A refrigeration system removes heat from a low-temperature region and transfers heat to a high-temperature region.


The Carnot cycle can serve as the model of the ideal refrigeration cycle. Considering all refrigerators operating between the same two thermal reservoirs, the maximum coefficient of performance is attained by the Carnot refrig­eration cycle.

Figure 36.11 shows the Carnot refrigeration cycle on T-S and P-V diagram. The working substance is a con­densable vapour or it may be any gas or air (non-condensable).

Starting at state 1 and following the arrows, the four processes of the cycle are:

1- 2 reversible adiabatic compression

2- 3 reversible isothermal heat rejection-

3- 4 reversible adiabatic expansion

4- 1 reversible isothermal heat absorption

During the heat rejection process (2-3), condensation takes place at a constant temperature Th and the area a-3- 2-b-a in the T-S diagram represents the heat removed Qh. Similarly, during the heat absorption process 4—1, evaporation takes place as heat is absorbed from the surrounding space at a temperature Tc, and the area a-4-l-b- a in the T-S diagram represents the refrigeration effect Qc. The coefficient of performance of the Carnot refrigera­tion cycle is given by-

It is not practical, however, to operate a refrigeration unit according to the Carnot cycle requirements. The main difficulty lies in the isothermal heat interaction processes. These processes proceed at a very low rate so that very large heat transfer surfaces are needed.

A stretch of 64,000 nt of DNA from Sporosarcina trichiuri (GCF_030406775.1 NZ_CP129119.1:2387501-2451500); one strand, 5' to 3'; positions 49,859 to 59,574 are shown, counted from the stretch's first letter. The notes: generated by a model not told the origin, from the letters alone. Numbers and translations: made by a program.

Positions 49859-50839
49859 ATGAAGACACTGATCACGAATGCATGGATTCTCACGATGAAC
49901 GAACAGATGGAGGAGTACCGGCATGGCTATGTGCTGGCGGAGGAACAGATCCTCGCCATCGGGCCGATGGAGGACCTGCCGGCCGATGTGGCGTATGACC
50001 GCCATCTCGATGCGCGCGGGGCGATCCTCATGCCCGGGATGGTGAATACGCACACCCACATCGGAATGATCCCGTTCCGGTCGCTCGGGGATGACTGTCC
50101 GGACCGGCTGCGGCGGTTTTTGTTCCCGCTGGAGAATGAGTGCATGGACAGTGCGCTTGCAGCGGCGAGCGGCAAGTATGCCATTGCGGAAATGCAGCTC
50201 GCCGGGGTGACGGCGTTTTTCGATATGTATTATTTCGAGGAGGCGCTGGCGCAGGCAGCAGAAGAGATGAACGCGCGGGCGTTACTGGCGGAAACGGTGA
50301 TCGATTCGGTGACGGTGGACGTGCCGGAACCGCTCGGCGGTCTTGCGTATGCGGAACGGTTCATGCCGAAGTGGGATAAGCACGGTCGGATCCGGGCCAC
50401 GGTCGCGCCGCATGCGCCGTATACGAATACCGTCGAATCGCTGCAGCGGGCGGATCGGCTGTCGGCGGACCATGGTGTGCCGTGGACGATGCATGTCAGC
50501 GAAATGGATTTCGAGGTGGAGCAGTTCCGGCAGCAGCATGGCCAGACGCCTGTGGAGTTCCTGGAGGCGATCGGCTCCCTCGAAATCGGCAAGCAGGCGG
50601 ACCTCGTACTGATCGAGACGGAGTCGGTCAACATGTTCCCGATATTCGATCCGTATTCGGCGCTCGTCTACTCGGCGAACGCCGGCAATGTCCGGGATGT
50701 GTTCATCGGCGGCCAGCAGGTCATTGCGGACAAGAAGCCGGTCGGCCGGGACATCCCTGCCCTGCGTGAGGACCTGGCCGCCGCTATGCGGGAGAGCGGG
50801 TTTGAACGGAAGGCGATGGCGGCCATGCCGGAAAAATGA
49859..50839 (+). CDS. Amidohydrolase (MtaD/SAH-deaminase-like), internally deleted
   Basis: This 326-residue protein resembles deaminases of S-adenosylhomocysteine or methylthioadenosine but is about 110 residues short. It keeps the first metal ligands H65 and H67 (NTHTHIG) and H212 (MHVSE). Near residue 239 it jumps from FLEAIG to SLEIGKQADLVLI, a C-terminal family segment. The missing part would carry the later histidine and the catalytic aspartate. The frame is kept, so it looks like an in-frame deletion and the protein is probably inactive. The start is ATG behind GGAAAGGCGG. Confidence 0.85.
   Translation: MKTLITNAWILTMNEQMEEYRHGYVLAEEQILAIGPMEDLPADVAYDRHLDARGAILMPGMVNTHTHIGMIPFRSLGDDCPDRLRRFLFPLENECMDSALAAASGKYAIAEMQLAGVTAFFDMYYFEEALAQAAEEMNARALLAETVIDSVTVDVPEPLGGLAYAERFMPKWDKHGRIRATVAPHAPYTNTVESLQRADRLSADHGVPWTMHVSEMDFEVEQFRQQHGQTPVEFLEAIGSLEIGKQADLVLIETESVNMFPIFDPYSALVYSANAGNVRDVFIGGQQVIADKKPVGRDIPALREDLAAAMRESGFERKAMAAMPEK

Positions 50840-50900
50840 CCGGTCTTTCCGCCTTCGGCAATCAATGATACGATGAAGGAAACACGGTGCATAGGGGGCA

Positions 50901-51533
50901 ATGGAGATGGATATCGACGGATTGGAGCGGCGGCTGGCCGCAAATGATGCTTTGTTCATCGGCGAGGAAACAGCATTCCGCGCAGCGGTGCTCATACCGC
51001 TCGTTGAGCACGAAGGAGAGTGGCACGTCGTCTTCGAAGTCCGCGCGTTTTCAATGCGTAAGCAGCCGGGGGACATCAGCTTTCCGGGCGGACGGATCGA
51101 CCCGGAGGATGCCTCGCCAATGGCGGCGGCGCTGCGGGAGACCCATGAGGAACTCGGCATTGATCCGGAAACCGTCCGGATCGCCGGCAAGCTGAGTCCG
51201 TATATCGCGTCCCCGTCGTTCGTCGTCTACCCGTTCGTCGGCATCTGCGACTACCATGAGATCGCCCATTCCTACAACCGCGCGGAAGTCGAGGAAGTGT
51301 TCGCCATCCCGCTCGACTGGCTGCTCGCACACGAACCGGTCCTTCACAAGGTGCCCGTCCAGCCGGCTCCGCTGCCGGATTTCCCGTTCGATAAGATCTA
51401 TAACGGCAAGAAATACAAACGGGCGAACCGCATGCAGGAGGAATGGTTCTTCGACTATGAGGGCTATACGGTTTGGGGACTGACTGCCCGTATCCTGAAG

Furthermore, the presence of the liquid phase of the working fluid in the compressor creates problems, for it causes severe erosion of the compressor. This difficulty is avoided in the Rankine refrigeration cycle. When air or gas are used for Carnot cycle, Coefficient of Performance is given by-

The ideal gas refrigeration cycle operates on a reversed Brayton or Joule cycle. This reversed Joule cycle is called Bell-Coleman Cycle.

Practical Cycle for Air Refrigeration-Bell-Coleman Cycle:

Modification of the ideal reversed Carnot cycle so as to make it practicable has resulted in Bell-Coleman Cycle.

The distinguishing features of this system as compared to vapour system is that the refrigerant air remains in the gaseous phase throughout the cycle and does not undergo liquefaction and evaporation as a vapour refrigeration system.

Air refrigeration cycle may be further classified as- (i) Open cycle and (ii) Closed or dense air cycle.

The isothermal operations are replaced by constant pressure operations:

(i) Open Cycle: